While there seem to be countless bloggers vying for legitimate authority in the fashion industry, The Business of Fashion has been steadily gaining a genuine podium — albeit virtual — in the approximate year since its inception. In place of wish-I-were-there coverage, its editor, Imran Amed, convinces the likes of Natalie Massenet, Alex Bolen, and Robert Duffy to expound on everything from the economy to Twitpics, along the way offering informed advice and explanations of annoying-but-necessary legal terms (what the hell is the difference between debt and equity, anyway?) for anyone thinking of entering the business of fashion. We caught Imran during the fall 2010 rounds to discuss his audience, Harvard, and what exactly a young person who wants to be in fashion should do.
Who are your favorite designers?
Dries Van Noten, Alexander McQueen, ICHO, Raf Simons, Rick Owens, Phoebe Philo, Jil Sander, Junya Watanabe.
What’s one item you’re saving up to buy?
What should every man have in his closet?
A bespoke suit.
What do you never leave the house without?
I always carry a sketchbook for capturing ideas, taking notes, and drawing charts.
You attended Harvard Business School — how was that experience?
The HBS experience was intense and rewarding. They don’t call it the West Point of capitalism for nothing. Sometimes it was horrible, but most of the time it was great. But after the dot-com crash killed everybody’s hopes of getting “dream” jobs, I went back into management consulting — my pre-HBS career at McKinsey — and it was a grueling few years. While I was learning a lot, I couldn’t get excited about the content of my work. I liked solving business problems, but the financial services, construction, and pharmaceutical industries were just not my bag. So I set my sights on fashion.
How did you get your start in fashion?
Around that time, someone at the BFC introduced me to some emerging designers in London. I then noticed a gap in the industry for people with management talent and with an authentic appreciation for creativity and design. My goal was to figure out a way to address that gap.
So I still act as a strategic consultant, but now exclusively to fashion/luxury brands. I also act as a talent scout for those interested in young designers, and advise investors interested in the fashion business. Lately I’ve done a lot of work and speaking engagements on how fashion is being revolutionized by digital media.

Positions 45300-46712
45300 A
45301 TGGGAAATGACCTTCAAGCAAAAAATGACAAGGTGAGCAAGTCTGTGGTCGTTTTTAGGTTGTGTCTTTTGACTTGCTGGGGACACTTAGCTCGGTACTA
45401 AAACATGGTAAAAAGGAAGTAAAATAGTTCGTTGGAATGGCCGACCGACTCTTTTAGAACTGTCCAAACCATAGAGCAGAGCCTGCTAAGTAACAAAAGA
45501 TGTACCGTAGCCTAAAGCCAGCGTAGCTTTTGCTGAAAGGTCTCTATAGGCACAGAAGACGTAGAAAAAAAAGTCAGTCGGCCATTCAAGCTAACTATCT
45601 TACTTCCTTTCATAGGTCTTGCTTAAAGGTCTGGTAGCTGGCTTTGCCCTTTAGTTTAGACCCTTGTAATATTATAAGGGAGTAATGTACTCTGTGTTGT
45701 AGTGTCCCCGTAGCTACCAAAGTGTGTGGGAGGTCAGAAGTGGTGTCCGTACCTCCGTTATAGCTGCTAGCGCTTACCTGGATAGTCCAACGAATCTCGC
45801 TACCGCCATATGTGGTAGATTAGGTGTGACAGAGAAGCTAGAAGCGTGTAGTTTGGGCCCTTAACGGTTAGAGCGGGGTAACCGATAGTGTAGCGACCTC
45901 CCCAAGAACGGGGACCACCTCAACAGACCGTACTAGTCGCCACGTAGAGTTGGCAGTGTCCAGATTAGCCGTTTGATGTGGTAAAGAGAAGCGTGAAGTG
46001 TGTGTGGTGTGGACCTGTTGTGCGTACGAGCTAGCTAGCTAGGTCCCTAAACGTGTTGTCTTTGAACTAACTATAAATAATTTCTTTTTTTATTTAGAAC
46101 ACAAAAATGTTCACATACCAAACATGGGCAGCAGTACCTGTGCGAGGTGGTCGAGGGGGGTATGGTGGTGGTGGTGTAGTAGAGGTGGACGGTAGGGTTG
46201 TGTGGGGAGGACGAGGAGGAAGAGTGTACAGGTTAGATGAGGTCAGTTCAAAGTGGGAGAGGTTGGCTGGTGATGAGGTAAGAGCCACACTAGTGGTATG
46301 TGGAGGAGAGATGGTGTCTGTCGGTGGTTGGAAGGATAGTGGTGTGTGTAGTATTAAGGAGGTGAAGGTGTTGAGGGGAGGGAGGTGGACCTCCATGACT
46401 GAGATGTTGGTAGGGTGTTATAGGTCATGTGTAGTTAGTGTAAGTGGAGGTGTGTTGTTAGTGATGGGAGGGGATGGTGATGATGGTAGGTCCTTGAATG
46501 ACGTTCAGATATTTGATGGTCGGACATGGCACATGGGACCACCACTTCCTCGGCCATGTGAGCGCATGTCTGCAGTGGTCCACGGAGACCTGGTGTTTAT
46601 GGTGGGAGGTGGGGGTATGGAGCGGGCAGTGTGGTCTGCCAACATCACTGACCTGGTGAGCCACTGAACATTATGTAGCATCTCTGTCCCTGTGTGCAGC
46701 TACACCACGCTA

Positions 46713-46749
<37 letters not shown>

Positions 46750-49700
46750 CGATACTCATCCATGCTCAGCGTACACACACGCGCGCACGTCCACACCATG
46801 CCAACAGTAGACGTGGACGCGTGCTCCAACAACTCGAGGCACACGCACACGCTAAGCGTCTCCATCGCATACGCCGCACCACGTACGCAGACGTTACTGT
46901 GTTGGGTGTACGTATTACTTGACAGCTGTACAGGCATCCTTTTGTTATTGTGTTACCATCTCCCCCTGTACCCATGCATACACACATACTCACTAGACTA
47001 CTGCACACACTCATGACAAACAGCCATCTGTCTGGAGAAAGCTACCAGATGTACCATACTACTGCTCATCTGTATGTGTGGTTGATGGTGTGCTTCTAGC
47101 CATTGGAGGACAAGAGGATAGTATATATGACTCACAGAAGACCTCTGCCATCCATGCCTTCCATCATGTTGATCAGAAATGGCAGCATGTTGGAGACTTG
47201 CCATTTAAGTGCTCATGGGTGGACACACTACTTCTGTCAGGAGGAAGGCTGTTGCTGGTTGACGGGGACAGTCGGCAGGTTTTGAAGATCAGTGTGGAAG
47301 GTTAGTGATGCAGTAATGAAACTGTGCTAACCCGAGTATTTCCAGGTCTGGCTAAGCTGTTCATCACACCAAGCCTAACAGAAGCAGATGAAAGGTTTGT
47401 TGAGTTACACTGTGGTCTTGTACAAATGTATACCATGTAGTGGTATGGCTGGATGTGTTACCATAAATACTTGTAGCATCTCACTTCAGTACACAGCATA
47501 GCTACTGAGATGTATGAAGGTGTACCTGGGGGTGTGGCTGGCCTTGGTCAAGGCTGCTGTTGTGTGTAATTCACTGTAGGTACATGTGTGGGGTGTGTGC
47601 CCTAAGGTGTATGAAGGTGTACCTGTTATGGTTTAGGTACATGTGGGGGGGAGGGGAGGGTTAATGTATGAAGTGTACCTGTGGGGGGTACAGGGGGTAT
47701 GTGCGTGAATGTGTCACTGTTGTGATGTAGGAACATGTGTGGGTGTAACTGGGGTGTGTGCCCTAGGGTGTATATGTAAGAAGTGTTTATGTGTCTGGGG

Also on the editorial side, I’m co-founder of LuxurySociety.com, a private network for luxury professionals. And, for sheer personal satisfaction, I teach a business course at Central Saint Martins and mentor young fashion entrepreneurs and emerging designers.
Which relatively unknown designers do you think will/should be big?
Michael Van der Ham and Holly Fulton both show great long-term potential. Mary Katrantzou’s prints have become an instantly identifiable signature, and Mark Fast’s knitwear is technically accomplished. In menswear, under-the-radar designer Aitor Throup looks set to be huge after this season, and Carolyn Massey is a rising star.
What effect do you think BoF has had on the fashion industry?
BoF is regularly referenced in business discussions, classrooms, and editorial meetings around the world, as everyone tries to make sense of all the change that’s engulfing the industry. We like to spark dialogue/discussion and contribute original thinking and analysis to the online fashion conversation, covering important industry topics that perhaps aren’t covered the same way anywhere else. Rather than think of ourselves as a news site, our approach is to take some time to reflect on what the news means, drawing inspiration from our conversations and observations at the front line of the fashion business, and then reflecting that back through opinionated commentary and analysis.
If you were a young designer (or a fashion-minded entrepreneur) graduating this spring, what’s the first thing you would do this summer?
Get some hands-on experience with a big brand first. Leaving all the glamour and air-kissing aside, at the end of the day, fashion is about operations and getting things done. The best way to be successful, therefore, is to learn from the people who do it best. That doesn’t mean you have to stay there forever — it’s just always good to try your hand at things first.